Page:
It was 110 years ago today — Aug. 12, 1911 — that the Minnetonka reached the amazing speed of 30 miles per hour and won the Duluth Cup.
Although Moore Boat Works of Wayzata was eager to brag up the victory on a postcard, the Duluth Herald of Aug. 14 noted disappointment that Duluthian Richard Schell’s boat malfunctioned during the race.
Minnetonka wins race
Schell’s engine goes bad and D. B. C. fails to finish.
Minneapolis boat has easy time with the other entries.
A boat owned by Dick Schell has finally met defeat. The feat was accomplished Saturday by the Minnetonka, the forty-foot boat built by R. C. Moore of Wayzata, owned by L. G. Scribner and driven by A. C. Bennett. The defeat was one that still leaves a doubt of the superior speed of the Minneapolis boat, however, as the D. B. C. went bad after the first leg of the first lap had been completed, and after that the Schell boat was out of the race.
The Cecil L., the little hydroplane owned by Louis Williams of Superior, was second, and the Little Bob, owned by Julius H. Barnes, and driven by “Bill” Jones, finished third. Dick Schell’s boat failed to finish.
The large crowd at the club thought at last Duluth was to witness a motor boat race worthy of the name and one that would be close. All four of the entrants got off together and it looked like a close and exciting test of speed between Schell and Bennett in the Minnetonka.
The belief was spoiled after the turn on the first leg. Those looking through the glasses said Schell was dropping back, and when he turned the home buoy for the completion of the first lap, it was very apparent that something was the matter with his engine. With Schell out of it the race dropped into a procession and the Minnetonka won in a figurative walk.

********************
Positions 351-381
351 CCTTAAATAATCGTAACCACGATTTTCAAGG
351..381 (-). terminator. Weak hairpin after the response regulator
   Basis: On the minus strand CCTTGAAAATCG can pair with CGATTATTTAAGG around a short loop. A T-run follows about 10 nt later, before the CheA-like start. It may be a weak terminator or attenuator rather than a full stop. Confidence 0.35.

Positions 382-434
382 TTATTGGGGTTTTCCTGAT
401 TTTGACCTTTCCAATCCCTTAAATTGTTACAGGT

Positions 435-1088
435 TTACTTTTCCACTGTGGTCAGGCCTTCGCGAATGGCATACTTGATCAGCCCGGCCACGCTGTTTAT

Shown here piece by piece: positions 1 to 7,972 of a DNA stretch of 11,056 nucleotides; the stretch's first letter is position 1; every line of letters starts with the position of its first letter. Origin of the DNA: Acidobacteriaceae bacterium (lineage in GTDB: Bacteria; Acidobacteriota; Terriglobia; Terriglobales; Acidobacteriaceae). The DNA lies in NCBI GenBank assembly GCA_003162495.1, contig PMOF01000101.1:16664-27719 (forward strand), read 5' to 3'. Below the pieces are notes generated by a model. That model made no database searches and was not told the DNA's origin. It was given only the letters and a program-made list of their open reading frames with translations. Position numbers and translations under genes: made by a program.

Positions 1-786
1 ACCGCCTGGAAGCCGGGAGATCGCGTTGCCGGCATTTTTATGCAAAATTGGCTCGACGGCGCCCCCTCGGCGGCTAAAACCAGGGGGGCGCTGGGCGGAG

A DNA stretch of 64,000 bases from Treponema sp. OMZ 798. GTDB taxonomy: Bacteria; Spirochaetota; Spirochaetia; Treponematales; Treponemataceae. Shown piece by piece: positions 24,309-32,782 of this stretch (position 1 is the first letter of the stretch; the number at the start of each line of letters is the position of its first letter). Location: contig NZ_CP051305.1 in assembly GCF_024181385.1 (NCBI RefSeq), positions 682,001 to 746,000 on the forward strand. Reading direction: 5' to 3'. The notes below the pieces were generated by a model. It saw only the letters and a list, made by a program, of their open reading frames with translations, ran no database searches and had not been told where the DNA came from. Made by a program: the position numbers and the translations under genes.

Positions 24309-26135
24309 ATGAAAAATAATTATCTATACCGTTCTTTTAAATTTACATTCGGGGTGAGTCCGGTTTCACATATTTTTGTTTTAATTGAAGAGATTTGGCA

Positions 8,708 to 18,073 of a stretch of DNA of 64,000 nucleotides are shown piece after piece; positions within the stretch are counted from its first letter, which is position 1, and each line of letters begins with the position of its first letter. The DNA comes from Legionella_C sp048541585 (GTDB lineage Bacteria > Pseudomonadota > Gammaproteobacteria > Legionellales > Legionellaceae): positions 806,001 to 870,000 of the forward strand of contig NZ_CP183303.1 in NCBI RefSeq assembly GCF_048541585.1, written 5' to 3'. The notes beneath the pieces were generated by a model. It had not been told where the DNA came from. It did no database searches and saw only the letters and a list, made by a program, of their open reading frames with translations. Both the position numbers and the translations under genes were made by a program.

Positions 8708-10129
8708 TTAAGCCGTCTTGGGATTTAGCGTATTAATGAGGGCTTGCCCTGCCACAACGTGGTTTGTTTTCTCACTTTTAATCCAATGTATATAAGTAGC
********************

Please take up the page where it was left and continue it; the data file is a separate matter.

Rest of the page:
Yesterday Dick Schell offered to pay the cost of the gasoline used and all of the expenses of the Minneapolis men, should they consent to give him another race. True sportsmanship would certainly grant the request of the Duluth man. There are many good judges who say that Schell has the faster boat, though be it said to the credit of Mr. Schell that he has made no excuses and says that accidents are part of the fortunes of motor boat racing.
Here is the result of the time of the three boats finishing the race:
Minnetonka, L. C. Scribner, owner, Bennett, driver, time 43:20 3-5.
Cecil L., Louis Williams, owner, Williams, driver, time 45:09 1-5.
Robert B., J. H. Barnes, owner, Jones, driver, time 47:42 2-5.
D. B. C., R. Schell, owner, Schell, driver, failed to finish.
One might assume Schell’s boat name — D. B. C. — is an acronym for Duluth Boat Club, but the caption on a photo of Schell’s boat in the January 1910 issue of Power Boating magazine suggests the name might have been Dingle Boat Capitol.
Caption: Dingle-Capitol, 29 by 5-foot speed boat built by the Dingle Boat Works of St. Paul, for Richard Schell of Duluth. Her power plant is a six-cylinder 6-1/2 by 6-1/2, 4-cycle engine built by the Auto Engine Works of St. Paul and turns a 22 by 26 wheel over 1,100 r.p.m.
As for the Minnetonka, there is an article in the March 2013 issue of Lake Minnetonka Magazine that provides some background on Moore Boat Works.
Royal C. Moore hailed from Lake Champlain in upstate New York and moved to Minnesota at 19 years old. He had built rowboats since he was 14, and found work with Dingle Boat Works in St. Paul, soon plying his craft along White Bear Lake. Lake Minnetonka soon lured Moore to its waters, where he and Gustavus Johnson opened their own boat works on Wayzata’s north shore in 1879.
The website PocketSights has a little more info.
Moore continued to build boats until 1912, when he sold to Eugene Ramaley. In 1929 the Ramaley Boat Company merged with Wise and Walker Boat Works to become the Minnetonka Boat Works. In the 1940s Minnetonka Boat Works built flat-bottomed, lightweight army landing craft known as “storm boats” which were used to cross the Rhine River during World War II. Minnetonka Boat Works also became well-known manufacturers and distributors of both Tonka-Craft and Chris Craft power boats. Wood boats were made here until 1958, when the company switched to fiberglass. The current building (built 1940) ceased to service boats in 1985 and is now home to 6Smith and Wayzata Brew Works.
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